Example:  If the claimant is in need of regular aid and attendance or nursing home treatment or there is a history of substantial recurring expenditures for medical conditions, the anticipated medical expenses may be prospectively excluded.
If prospective medical expenses were allowed but actual calendar year expenses were not sufficient to bring IVAP below the income limit, discontinue the award “effective” the end of the calendar year (that is, on the first day of the month that follows the year in which IVAP exceeds the limit).
Rationale:  Unless the claimant submits additional evidence showing that IVAP was below the income limit, entitlement to Section 306 Pension is lost.

V.iii.1.C.3.f.  Final Expenses Under Section 306 Pension Only

VA allows the deduction of the following amounts actually paid for final expenses:
  • payments by a surviving spouse or child for the last illness, burial, and just debts of the deceased Veteran, per 38 CFR 3.262(m), and
  • payments by a Veteran, surviving spouse, or child for the expenses of last illness or burial of the Veteran’s deceased spouse or child, per 38 CFR 3.262(n).
Note:  Final expenses are deducted on a dollar-for-dollar basis.  There is no deductible.

V.iii.1.C.3.g.  Year of Exclusion

Deductible expenses can be applied against income received for the year during which the expenses are actually paid by the beneficiary.
Example:  A Veteran’s child died in 2005.  The child was in the surviving spouse’s custody and the surviving spouse paid for the child’s funeral in 2006.  The amount paid in 2006 can be deducted from 2006 income for the purpose of keeping calendar year 2006 IVAP within the income limit and preserving the surviving spouse’s continued entitlement to Section 306 Pension.

V.iii.1.C.3.h.  Income From Operation of a Business

Do not enter expenses excluded under 38 CFR 3.262(a)(2) to arrive at income from rentals, business, or a profession as a deductible expense.
Instead, enter the net profit as under the financial screen.

V.iii.1.C.3.i.  Compensation for Injury or Death

Under 38 CFR 3.262(i), consider medical, legal, and other expenses incurred prior to an award of and incident to compensation based on permanent and total disability or death from any of the following sources as deductible expense:
  • the Office of Workers’ Compensation
  • the Department of Labor
  • the Social Security Administration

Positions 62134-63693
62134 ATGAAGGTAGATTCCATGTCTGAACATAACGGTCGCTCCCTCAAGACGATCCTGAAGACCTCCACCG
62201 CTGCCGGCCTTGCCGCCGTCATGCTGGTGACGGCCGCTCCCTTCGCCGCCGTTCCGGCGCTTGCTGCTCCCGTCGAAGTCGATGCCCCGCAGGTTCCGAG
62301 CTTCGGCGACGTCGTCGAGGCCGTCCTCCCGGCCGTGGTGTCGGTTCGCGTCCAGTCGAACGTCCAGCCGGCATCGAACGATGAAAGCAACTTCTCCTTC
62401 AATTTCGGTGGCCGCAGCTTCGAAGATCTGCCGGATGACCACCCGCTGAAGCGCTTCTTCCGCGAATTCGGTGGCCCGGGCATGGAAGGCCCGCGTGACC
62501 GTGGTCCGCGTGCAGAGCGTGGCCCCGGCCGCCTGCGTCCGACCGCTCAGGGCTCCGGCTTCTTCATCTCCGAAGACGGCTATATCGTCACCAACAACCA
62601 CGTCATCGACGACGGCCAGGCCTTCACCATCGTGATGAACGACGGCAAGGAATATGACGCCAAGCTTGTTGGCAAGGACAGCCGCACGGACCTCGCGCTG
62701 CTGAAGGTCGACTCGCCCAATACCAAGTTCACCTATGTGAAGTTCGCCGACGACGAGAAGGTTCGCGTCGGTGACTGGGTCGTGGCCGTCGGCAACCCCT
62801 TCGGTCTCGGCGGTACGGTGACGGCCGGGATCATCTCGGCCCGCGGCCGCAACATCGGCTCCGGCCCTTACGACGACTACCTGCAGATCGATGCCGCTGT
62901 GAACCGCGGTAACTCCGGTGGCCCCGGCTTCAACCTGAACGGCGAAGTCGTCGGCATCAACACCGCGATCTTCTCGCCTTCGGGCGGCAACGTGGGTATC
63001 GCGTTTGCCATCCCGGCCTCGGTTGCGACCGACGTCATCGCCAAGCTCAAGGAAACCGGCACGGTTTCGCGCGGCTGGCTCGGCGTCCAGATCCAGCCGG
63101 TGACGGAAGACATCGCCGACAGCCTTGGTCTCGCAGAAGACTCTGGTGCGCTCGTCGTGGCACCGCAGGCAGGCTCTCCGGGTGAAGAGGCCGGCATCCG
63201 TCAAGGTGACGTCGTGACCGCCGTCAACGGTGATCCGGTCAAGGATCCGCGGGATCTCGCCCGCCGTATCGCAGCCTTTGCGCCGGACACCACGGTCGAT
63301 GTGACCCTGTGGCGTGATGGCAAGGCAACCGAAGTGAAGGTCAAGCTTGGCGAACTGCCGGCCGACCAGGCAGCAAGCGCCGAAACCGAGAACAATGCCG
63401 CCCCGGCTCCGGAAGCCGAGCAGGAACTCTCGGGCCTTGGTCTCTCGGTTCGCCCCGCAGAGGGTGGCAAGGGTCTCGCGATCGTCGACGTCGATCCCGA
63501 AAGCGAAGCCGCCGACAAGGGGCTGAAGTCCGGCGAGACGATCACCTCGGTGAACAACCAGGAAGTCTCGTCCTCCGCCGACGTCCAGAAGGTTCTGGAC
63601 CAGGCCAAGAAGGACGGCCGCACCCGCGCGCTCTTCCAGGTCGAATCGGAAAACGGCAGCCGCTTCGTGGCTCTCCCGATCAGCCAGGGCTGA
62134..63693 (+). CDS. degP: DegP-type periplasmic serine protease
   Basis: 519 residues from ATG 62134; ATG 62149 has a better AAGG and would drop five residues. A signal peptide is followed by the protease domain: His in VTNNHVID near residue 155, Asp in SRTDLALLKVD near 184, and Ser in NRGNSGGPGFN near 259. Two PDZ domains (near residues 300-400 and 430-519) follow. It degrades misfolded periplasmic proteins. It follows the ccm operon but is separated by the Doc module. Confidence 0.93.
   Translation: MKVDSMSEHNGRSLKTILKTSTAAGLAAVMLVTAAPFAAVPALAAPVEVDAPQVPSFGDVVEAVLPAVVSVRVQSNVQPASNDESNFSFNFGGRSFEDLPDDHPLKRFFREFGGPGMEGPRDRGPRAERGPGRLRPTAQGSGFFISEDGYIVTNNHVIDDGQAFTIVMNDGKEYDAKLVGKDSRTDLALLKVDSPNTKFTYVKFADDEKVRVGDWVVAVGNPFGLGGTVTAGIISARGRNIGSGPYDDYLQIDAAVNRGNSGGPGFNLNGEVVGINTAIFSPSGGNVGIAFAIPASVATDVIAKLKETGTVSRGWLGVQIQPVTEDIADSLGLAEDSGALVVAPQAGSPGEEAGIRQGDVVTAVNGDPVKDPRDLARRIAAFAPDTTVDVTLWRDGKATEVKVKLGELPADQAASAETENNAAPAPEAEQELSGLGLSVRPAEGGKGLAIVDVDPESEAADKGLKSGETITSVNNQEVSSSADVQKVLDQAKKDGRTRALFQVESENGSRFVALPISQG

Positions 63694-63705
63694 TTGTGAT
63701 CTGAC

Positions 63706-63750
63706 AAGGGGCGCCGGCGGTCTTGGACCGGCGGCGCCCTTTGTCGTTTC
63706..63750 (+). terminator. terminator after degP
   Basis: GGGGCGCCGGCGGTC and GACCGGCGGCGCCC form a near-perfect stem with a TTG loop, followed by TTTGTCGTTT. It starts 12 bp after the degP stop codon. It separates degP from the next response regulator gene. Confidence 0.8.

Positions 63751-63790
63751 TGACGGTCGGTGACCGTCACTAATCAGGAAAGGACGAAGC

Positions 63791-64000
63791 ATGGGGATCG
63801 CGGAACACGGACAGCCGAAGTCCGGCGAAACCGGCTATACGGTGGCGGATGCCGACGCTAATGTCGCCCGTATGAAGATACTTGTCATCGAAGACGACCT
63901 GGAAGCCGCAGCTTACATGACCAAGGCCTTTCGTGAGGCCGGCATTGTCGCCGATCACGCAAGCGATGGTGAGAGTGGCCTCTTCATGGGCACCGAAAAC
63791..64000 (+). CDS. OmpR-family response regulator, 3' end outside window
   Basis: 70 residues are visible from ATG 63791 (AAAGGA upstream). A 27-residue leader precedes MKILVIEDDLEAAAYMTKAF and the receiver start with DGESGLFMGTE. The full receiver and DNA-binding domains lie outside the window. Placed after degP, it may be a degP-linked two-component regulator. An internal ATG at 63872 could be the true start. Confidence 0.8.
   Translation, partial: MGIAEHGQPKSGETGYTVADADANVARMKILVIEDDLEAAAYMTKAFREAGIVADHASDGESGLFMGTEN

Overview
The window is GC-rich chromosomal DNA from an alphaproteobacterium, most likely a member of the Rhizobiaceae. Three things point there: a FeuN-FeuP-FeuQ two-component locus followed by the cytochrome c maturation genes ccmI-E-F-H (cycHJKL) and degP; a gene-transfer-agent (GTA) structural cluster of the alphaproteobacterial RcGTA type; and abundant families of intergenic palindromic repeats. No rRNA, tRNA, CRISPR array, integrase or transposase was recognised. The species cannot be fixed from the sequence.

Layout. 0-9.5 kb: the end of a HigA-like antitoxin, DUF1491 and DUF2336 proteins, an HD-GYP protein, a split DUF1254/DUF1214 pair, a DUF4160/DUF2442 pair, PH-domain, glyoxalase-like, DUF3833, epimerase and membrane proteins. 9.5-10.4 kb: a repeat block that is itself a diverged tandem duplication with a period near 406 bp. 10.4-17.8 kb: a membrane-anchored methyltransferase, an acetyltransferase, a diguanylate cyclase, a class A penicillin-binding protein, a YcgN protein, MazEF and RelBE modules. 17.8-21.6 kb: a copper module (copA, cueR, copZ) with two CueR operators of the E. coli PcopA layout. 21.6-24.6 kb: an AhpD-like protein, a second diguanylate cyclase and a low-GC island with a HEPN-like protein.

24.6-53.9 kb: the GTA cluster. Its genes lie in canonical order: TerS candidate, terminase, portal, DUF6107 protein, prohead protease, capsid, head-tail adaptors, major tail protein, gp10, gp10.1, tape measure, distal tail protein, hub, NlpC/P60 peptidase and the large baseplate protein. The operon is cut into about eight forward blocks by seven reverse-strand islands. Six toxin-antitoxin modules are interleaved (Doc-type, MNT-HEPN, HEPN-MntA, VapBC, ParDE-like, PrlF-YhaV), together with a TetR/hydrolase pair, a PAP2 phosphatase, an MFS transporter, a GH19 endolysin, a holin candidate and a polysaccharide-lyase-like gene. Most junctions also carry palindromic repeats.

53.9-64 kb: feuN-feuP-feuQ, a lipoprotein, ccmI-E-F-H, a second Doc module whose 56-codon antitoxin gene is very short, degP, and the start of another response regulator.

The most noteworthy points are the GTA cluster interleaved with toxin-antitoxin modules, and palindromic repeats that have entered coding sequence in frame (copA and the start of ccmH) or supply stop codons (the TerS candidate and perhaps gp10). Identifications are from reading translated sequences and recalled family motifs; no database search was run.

• the Railroad Retirement Board (RRB), or
  • any workers’ compensation or employers’ liability statute or commercial insurance.
Use VA Form 21P-8416b, Report of Medical, Legal or Other Expenses Incident to Recovery for Injury or Death, to develop the amounts the beneficiary has actually paid during the calendar year for which the beneficiary has not been and will not be reimbursed by insurance or another agency.
Note:  38 CFR 3.262(i) refers to the Bureau of Employees’ Compensation; this bureau was abolished in 1974.
Reference:  For the most recent statutory income and net worth exclusions that apply to all VA income-based benefits, see M21-1, Part V, Subpart iii, 1.I.11.

V.iii.1.C.3.j.  Disability Retirement Expenses Under Section 306 Pension

For Section 306 Pension cases, the exclusion applies only one time; that is, when the disability retirement or other compensation is initially awarded.  The legal as well as medical expenses are deductible from the specific disability retirement benefit under 38 CFR 3.262(i)(1).
After this one-time exclusion, any medical expense deductions in these cases are governed by 38 CFR 3.262(1).
The amount deducted may not exceed the total (annual) disability retirement or compensation payments to which the expenses are incident.  When calculating countable income, only the balance, if any, remaining after deducting these expenses is subject to the 10 percent reduction for retirement type expenses.

V.iii.1.C.3.k.  Disability Retirement Expenses Under Old-Law Pension

For Old-Law Pension cases, in addition to the first year exclusion, unreimbursed medical expenses paid during any succeeding year which are related to the disability for which the individual retired can be used to reduce countable disability retirement income.

4.  Adjustments Based on Changes in Income


Introduction

This topic contains information on adjustments based on changes in income, including

Change Date
May 6, 2015

V.iii.1.C.4.a.  Effective Date of Reductions or Discontinuances

After entering an award at a rate based on anticipated or expected income, if a reduction or discontinuance is required because there is an increase in annual income, the effective date of reduction or discontinuance is the first day of the year following the year during which the increase occurred, per 38 CFR 3.660(a)(2).
Note:  Although 38 CFR 3.660(a)(2) states that such reductions and discontinuances are effective the end of the year (called the “end-of-the-year rule”), VA pays benefits for that last day and therefore the actual date of reduction or discontinuance (“no-pay” date) is the first day of the following year.

V.iii.1.C.4.b.  Restoring Section 306 or Old-Law Pension

Discontinuances due to income that exceeds the limit are final.  However, if expenses are later reported and the expenses reduce the income below the limit (restoring continuity), payment of Section 306 or Old-Law Pension may be authorized from the date it was discontinued.